I’m still gathering up some stains and dyes to try out.  Fortunately, I have a pile of gumwood veneer that I can use for trial and error instead of using the stock.  If anybody has suggestions or has had success staining gumwood stocks, I’d love to hear about it.

tionesta1 said
Great video Mark.

I have my father in laws old pre 64 model 70 that either he, or someone before him put a coat of varnish on.  I may try the denatured alcohol on it.

Thanks,

Al  

When I’ve needed to remove a finish and it turned out not to be varnish, the denatured alcohol just didn’t do anything to the finish and I had to try something else.  I try to exhaust all other options before going to sandpaper.  If it doesn’t work for you, it likely won’t hurt the existing finish.  Of course, your results may vary.  

February 1, 2021
5:52 pm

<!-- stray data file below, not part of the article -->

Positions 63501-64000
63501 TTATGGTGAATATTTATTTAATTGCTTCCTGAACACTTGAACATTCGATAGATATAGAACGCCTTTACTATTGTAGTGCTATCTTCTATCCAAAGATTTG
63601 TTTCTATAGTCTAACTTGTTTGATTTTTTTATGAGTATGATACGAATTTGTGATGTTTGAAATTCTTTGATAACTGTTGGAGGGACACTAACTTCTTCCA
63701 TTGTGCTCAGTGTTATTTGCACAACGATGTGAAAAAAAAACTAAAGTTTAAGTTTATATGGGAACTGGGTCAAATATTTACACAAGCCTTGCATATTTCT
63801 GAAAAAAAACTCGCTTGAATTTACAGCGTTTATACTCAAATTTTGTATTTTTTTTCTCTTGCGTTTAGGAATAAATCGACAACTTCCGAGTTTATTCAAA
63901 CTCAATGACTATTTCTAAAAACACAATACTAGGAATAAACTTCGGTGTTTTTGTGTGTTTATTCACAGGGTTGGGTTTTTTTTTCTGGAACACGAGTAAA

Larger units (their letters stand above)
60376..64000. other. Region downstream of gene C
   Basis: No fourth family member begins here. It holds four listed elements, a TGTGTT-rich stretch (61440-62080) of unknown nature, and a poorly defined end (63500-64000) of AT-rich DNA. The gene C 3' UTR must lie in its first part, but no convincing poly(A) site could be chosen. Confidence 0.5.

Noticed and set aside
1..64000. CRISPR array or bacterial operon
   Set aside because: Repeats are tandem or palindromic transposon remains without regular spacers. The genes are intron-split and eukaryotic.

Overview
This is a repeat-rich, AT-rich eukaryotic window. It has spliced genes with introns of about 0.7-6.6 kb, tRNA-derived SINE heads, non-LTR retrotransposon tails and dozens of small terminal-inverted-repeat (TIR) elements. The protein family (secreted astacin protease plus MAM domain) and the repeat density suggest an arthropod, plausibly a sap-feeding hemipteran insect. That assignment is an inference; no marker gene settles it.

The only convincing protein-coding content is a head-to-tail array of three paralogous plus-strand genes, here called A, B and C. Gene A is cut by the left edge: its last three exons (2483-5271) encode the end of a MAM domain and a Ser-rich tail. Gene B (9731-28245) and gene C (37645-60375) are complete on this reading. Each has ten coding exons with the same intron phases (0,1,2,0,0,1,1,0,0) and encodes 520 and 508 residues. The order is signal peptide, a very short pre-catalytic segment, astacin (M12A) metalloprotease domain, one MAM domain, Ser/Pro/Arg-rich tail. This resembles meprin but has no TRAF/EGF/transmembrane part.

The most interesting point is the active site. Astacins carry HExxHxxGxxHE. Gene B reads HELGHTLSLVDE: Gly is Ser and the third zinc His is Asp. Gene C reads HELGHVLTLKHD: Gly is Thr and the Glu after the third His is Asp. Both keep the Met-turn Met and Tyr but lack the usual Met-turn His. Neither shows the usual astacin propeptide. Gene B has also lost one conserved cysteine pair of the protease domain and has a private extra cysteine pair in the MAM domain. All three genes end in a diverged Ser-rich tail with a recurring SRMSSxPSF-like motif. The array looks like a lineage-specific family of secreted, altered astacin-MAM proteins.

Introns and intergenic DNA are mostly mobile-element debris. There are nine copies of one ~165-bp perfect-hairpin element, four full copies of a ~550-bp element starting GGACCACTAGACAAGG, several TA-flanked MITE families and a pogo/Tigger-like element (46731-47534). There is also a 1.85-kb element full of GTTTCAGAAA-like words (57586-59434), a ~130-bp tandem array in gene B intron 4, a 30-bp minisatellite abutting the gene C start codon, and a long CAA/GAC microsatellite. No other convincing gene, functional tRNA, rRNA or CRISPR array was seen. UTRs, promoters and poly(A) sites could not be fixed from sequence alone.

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Mark, if you are not getting the color you want try using shellac as the base coat to seal the wood.  Then wipe the stain over it.  Once dry you can put a protective coat over it.   The shellac keeps the stain from soaking in the wood and going too dark or uneven.  Often times when you stain soft wood it comes out not the way you wanted it to.  Lots of modern furniture is finished this way so all of the small pieces come out looking the same.  You might also try the new paste types of stains.  These will lay on the surface too.  Wipe these on/off until you get your desired look. Then apply varnish or boiled linseed oil.  If you use Truoil it will look shiny like varnish.  If you want a little sheen either hand rub the linseed finish or mix a very slight bit of Truoil with it.